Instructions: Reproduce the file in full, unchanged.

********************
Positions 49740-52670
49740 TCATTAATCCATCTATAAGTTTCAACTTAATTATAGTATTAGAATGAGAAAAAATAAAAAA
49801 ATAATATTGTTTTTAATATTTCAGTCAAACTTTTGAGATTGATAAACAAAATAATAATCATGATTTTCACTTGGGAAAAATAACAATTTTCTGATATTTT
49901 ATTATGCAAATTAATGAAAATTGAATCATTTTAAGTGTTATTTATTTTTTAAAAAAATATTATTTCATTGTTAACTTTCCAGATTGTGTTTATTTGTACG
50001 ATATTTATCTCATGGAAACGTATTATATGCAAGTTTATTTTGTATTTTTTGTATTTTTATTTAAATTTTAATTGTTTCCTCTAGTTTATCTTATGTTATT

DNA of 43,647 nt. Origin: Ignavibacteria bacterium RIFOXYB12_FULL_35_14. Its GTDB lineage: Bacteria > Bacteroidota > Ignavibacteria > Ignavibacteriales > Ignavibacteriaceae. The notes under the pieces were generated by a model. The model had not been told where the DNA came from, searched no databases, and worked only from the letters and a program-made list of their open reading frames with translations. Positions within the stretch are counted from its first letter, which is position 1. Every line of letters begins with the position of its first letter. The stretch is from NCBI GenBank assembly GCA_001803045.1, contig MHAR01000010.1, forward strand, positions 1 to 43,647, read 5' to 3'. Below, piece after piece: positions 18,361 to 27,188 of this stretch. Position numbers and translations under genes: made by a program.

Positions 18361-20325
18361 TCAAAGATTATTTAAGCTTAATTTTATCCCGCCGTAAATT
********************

Positions 49740-52670
49740 TCATTAATCCATCTATAAGTTTCAACTTAATTATAGTATTAGAATGAGAAAAAATAAAAAA
49801 ATAATATTGTTTTTAATATTTCAGTCAAACTTTTGAGATTGATAAACAAAATAATAATCATGATTTTCACTTGGGAAAAATAACAATTTTCTGATATTTT
49901 ATTATGCAAATTAATGAAAATTGAATCATTTTAAGTGTTATTTATTTTTTAAAAAAATATTATTTCATTGTTAACTTTCCAGATTGTGTTTATTTGTACG
50001 ATATTTATCTCATGGAAACGTATTATATGCAAGTTTATTTTGTATTTTTTGTATTTTTATTTAAATTTTAATTGTTTCCTCTAGTTTATCTTATGTTATT

DNA of 43,647 nt. Origin: Ignavibacteria bacterium RIFOXYB12_FULL_35_14. Its GTDB lineage: Bacteria > Bacteroidota > Ignavibacteria > Ignavibacteriales > Ignavibacteriaceae. The notes under the pieces were generated by a model. The model had not been told where the DNA came from, searched no databases, and worked only from the letters and a program-made list of their open reading frames with translations. Positions within the stretch are counted from its first letter, which is position 1. Every line of letters begins with the position of its first letter. The stretch is from NCBI GenBank assembly GCA_001803045.1, contig MHAR01000010.1, forward strand, positions 1 to 43,647, read 5' to 3'. Below, piece after piece: positions 18,361 to 27,188 of this stretch. Position numbers and translations under genes: made by a program.

Positions 18361-20325
18361 TCAAAGATTATTTAAGCTTAATTTTATCCCGCCGTAAATT